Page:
He raised his head and seemed surprised to see me, like he really hadn't noticed my approach. "Alli," he breathed my name out on a resigned sigh. "Hi."
While I waited for an answer he stared at me. I watched his expression seamlessly shift from hurt, to accusation, to a dark emotion I was afraid to name. I would have been offended except that I really wasn't sure that his mind was in the moment. His eyes were on me, but that was about it.
Finally he said, "I was just wandering." He sounded forlorn enough that I decided to buy it. Coincidence was the easiest explanation anyway, the one that gave me the least amount of goose bumps.
I dropped the defensive pose I'd been holding. "Your parents aren't worried?"
He grimaced in annoyance. "I doubt they care."
"If you say so," I replied, giving in because that was the easiest path. Talking about normal things always seemed to make him uncomfortable. "Are you feeling any better?" I tried instead, even though I could read the answer in his pained face.
"Not really," he said, bluntly honest.
"I was worried about you." I hadn't intended to admit that, but the words flew out on their own.
"I know. Mary told me."
"The nurse." He paused and then added, "She's a nice lady."
"I don't know her," I said.
The conversation came to another awkward standstill. If I waited for Jadin to supply information, I'd be standing out here all night. I raised my eyes to the sky in an attempt to get a handle on my emotions. I knew that I let him annoy me over little things because the other options--further curiosity or outright dislike--were too far apart on the spectrum. Not that that made the irritation any easier to work around.
At the sound of an audible shudder from Jadin, I looked back down. He had to be freezing. His lack of any real winter clothing had looked odd in school too, but it was his sandals I focused on now.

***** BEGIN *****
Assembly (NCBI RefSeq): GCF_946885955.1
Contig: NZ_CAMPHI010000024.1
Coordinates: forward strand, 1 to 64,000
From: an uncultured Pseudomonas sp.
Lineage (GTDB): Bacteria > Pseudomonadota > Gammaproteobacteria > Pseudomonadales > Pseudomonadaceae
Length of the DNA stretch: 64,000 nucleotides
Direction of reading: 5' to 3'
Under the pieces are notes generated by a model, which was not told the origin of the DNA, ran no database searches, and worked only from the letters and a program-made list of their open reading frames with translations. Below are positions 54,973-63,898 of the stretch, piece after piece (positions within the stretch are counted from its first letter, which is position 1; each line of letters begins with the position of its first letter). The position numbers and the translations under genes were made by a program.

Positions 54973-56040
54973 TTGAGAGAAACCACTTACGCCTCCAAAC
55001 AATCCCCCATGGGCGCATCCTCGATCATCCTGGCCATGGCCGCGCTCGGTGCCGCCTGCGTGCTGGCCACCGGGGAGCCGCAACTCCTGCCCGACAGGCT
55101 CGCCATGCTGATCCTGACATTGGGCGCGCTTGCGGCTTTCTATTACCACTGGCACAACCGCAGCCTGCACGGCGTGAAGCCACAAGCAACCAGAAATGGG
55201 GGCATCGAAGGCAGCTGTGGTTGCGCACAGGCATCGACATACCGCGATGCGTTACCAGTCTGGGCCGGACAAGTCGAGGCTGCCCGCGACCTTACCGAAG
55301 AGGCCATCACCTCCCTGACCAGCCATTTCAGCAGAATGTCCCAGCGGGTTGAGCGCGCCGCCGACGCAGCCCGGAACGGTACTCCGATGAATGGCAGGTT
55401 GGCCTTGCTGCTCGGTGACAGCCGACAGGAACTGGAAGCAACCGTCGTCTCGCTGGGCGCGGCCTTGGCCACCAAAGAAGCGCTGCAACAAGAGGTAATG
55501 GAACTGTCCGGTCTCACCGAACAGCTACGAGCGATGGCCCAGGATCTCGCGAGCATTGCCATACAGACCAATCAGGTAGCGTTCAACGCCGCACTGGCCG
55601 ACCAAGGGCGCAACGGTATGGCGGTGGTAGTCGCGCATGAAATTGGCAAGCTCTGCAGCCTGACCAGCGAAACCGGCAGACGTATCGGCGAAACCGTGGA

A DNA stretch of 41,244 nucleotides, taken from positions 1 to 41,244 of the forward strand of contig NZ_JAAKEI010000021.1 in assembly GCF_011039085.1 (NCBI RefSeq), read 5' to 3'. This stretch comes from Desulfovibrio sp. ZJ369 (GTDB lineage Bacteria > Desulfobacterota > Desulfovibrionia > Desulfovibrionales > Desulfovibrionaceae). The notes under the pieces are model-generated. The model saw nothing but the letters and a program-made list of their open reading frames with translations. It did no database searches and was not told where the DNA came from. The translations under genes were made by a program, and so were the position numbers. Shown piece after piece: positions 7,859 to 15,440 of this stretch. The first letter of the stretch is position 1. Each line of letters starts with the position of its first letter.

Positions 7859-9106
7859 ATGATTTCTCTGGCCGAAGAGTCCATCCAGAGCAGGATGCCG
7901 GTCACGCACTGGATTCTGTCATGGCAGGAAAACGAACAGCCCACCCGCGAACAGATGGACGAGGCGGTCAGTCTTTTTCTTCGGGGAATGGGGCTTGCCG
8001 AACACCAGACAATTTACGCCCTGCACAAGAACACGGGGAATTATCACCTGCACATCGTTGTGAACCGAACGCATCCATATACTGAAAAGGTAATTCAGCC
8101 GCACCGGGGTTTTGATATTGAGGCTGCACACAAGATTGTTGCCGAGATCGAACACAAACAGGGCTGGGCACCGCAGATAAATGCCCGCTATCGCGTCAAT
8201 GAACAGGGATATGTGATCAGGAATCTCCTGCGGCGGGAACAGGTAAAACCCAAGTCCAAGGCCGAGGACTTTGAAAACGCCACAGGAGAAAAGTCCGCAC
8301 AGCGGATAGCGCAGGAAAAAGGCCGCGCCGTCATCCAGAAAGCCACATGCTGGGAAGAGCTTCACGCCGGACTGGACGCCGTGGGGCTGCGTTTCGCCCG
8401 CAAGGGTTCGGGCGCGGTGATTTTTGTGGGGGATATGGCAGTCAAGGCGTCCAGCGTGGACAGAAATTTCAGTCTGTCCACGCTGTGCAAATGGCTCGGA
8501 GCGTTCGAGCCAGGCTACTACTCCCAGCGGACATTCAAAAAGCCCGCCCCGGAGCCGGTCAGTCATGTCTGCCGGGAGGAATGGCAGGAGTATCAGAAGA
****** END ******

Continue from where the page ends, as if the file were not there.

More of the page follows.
"Your feet have got to be like ice," I commented, anything to get him talking.
He followed my eyes and glanced down at them. "They are, actually," he said, surprising me by agreeing instead of denying the problem. "They haven't been having a very good time lately."
"It might help if you put some real shoes on," I said, only half sarcastically.
"Let's just say that they haven't been unpacked yet."
I couldn't help but grin at his dry tone.
As if he sensed the smile, he looked up. I expected a returning grin, even if it was small. What I got was the return of that dark look of blame. Definitely directed at me.
I opened my mouth, more in disbelief than anger. What could I have possibly done to him to deserve that kind of complicated expression? I'd barely even spent a full hour around him.
I turned at the sound of my mother's voice, breaking eye contact with Jadin at the last possible second. She was standing in the front doorway, framed by the porch light.
I made a 'what?' gesture rather than shouting across the street.
She waved her hand, beckoning me. "Invite him in. It's too cold to be standing around out there."
And she wanted a closer look at him, of course.
I turned back, knowing that my face registered my negative opinion of that idea.
"Don't worry," Jadin said, his expression reflecting mine. "I'd rather stay out here anyway."
I was more than willing to accept that as an answer. This was uncomfortable enough; I couldn't imagine trying to cater to him as a guest. Then another violent shiver ran through him and my better nature kicked in.
"No," I sighed. "She's right. Come on. The least I can do is dig you up some socks."
He looked both surprised and torn over my offer. I could literally see him fighting with himself about whether or not to accept. I held my hand out encouragingly to help him out.
Reluctantly, he nodded and pushed himself up, ignoring my hand.
"Last time I offer that," I muttered.
He gave me a sidelong look, so I knew he'd heard, but he didn't respond.
Together we walked across the street. The distance that we kept between us couldn't have broadcast 'distant acquaintances' any better. At least my mom would understand that asking me any intimate questions about him was useless.
I walked right past Mom, but Jadin stopped in the doorway. A shade of the sickness I saw in him today returned to his face.
"Don't be shy," Mom said warmly. She opened the door wider. "Come on in."
I wondered if her act was fooling Jadin. It certainly wasn't fooling me. I knew that she did legitimately care, but it was mostly her social worker's eyes that roamed over him, taking in his unwashed hair, the gray pallor of his skin, his insufficient wardrobe. What I couldn't decide was if it was only her soft heart wanting to help, or if her professional side was doubting his parents. I really hoped it wasn't his parents. I was sure that they didn't need that kind of stressed heaped on their uprooted lives.